Dear Mark: I have never seen you answer this question, so I wanted to send it to you. Through your column, I now know and accept the fact that the casino ALWAYS has the house edge over players be it on slot machines, table games, or any other forms of gaming. But, I also know sometimes I have winning sessions, and more often I have losing sessions. I understand RNG, house edge, and everything that comes with it. Concisely, over time, the casino always wins.


I also know the casinos do not cheat, but I realize there are good days and bad days for the house. This brings me to my question; has there ever been a casino that had such a run of ‘bad luck’ that it was forced to close its doors? Jim Y.


In French, Jim, if a gambler were to win more than the remaining chips on the table, he was said to have “faire sauter la banque,” which translates to our milder “break the bank.”


The idiom, “break the bank” has its origins (c.1600) in the casino business and is used as a reference to an unlikely instance when the casino does not have the cash to cover winning bets.


Unfortunately, Jim, I cannot find any reference in gaming annuals to any gambler who has won the total reserves of a casino, and then asked for the keys to the front door. There are, though, plenty of examples of gamesters who have whooped the casino, badly.


The fact is, Jim, casinos do go broke. Donald Trump himself scuttled three. When you see that happen, it is generally on management’s shoulders, but also, competition, failure to comply with a changing marketplace, or, because of an economic downturn.


One such tar and feathering happened in Las Vegas when the late Australian billionaire, Kerry Packer, an Australian media tycoon, beat the MGM out of $33 million, most of it while playing blackjack. The casino finally backed him off the game, not because he was a card counter, but because he was more capitalized than the casino. When a player has more financial resources than the house, a casino opens itself up to a serious whooping.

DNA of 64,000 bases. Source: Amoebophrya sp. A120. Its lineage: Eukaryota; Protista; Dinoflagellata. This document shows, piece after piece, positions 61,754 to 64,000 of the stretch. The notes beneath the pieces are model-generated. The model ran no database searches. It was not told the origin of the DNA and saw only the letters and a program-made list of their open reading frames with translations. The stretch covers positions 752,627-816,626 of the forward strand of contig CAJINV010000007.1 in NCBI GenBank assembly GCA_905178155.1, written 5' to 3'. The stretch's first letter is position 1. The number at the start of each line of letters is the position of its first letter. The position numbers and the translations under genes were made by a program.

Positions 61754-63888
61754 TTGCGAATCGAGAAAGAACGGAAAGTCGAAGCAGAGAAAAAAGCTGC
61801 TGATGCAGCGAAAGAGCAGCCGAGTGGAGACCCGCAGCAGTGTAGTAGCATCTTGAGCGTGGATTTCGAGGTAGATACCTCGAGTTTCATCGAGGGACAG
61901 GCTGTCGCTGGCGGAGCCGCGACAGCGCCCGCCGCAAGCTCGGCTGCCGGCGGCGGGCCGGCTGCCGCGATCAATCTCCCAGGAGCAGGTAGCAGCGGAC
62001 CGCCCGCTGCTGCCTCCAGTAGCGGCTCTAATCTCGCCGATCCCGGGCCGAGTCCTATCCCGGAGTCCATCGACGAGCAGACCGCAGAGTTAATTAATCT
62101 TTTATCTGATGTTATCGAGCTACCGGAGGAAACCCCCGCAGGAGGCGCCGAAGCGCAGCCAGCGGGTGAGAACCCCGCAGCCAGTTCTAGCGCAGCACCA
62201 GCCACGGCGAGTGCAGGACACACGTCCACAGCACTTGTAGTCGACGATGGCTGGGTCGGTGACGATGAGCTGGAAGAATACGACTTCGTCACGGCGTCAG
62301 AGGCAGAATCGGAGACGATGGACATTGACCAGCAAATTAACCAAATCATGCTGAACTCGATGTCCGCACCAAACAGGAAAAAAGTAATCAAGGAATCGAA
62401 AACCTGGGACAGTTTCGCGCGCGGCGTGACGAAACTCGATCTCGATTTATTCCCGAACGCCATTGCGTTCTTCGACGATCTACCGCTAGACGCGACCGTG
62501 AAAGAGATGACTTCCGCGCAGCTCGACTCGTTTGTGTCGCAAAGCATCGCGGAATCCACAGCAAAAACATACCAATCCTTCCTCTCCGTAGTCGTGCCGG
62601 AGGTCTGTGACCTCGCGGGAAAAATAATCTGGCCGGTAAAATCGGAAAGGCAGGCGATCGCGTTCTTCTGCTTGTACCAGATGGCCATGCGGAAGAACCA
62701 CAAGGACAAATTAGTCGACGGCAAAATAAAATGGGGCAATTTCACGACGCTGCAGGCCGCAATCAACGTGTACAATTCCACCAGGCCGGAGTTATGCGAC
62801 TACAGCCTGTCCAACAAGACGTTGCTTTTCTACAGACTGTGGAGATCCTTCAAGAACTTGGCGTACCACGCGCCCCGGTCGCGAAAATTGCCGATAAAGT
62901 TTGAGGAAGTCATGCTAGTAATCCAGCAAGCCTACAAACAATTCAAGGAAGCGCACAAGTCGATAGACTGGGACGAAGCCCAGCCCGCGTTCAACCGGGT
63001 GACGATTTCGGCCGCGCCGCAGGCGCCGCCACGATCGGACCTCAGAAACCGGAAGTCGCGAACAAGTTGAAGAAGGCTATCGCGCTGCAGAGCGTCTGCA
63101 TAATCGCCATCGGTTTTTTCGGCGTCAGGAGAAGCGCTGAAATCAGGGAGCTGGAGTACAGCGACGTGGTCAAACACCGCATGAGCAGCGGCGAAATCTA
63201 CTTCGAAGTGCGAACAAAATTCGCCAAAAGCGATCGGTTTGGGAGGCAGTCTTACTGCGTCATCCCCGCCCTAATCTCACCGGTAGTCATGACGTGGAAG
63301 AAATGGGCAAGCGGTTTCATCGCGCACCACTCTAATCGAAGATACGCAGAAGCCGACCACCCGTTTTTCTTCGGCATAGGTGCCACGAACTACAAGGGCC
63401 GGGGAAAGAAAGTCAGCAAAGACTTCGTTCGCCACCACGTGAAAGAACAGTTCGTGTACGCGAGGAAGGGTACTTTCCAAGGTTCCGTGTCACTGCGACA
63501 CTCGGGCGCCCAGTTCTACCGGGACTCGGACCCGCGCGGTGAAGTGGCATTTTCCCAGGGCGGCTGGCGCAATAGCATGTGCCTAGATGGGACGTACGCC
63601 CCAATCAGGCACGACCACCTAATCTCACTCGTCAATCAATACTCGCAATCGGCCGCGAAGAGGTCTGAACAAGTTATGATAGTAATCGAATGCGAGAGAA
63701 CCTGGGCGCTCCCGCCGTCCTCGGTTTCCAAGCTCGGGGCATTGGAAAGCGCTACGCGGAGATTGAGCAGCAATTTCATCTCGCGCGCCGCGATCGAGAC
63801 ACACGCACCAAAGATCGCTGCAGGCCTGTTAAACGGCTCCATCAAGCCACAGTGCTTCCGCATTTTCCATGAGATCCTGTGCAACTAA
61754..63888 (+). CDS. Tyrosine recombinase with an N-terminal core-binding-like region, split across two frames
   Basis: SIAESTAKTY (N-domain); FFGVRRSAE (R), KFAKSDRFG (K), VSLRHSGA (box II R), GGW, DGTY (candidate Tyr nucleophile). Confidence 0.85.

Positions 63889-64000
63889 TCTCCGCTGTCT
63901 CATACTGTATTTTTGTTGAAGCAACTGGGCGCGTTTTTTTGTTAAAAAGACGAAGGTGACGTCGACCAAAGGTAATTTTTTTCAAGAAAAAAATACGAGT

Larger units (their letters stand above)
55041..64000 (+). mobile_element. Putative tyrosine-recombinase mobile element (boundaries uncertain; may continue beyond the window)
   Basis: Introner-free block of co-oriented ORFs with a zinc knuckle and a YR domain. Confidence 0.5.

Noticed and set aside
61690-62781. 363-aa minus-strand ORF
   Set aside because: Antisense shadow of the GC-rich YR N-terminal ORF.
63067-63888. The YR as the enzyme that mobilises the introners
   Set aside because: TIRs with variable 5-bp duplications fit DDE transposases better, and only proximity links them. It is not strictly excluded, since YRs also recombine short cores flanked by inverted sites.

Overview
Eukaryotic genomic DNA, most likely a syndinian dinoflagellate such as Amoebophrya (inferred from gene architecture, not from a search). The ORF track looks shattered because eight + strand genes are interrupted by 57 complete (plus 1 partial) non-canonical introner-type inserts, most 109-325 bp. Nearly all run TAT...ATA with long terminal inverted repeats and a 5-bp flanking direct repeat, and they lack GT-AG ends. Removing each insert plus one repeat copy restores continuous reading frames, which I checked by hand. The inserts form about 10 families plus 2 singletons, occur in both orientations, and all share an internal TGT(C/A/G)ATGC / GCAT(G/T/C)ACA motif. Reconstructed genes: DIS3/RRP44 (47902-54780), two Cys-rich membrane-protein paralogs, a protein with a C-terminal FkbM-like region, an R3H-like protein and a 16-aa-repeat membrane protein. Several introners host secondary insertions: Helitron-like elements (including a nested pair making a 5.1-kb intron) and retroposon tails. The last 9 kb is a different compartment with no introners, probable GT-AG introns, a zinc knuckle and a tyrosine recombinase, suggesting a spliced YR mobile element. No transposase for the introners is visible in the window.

A titanic win, sure; but in 1999, it was reported Packer had a three-week losing streak at London casinos that cost him almost $28 million, and at the time, it was reported as the biggest gambling loss in British history. A Packer visit was always a risky affair for any casino, as his wins and losses could make quite the difference to its financial bottom line, even for the biggest casinos.


For others, who dream of a winning streak at blackjack where eventually a casino “Cries Uncle,” there too is some precedent. In 2011, Don Johnson “broke the bank” by winning approximately $6 million at the Tropicana Casino in Atlantic City after previously taking $5 million from the Borgata and $4 million more from Caesars. His $6 million win cut a devastating swathe through the monthly revenue of Atlantic City’s Tropicana Casino.


Incidentally, like The Donald, the Tropicana Casino and Resort in Atlantic City also went through bankruptcy in 2009. For the Tropicana, it was because the Casino Control Commission denied their application for a license renewal in late 2007. The commission cited the management’s “abysmal” regulatory compliance, as well as a “lack of business ability… financial responsibility… and a lack of good character, honesty, and integrity.”


Gambling Wisdom of the Week: “Breaking the bank at Monte Carlo is a euphemism for closing a single gaming table. It was last accomplished at the Casino Ste. Bains de Mer during the final days of 1957, with a harvest of 180 million francs.” – Richard Arnold Epstein, The Theory of Gambling and Statistical Logic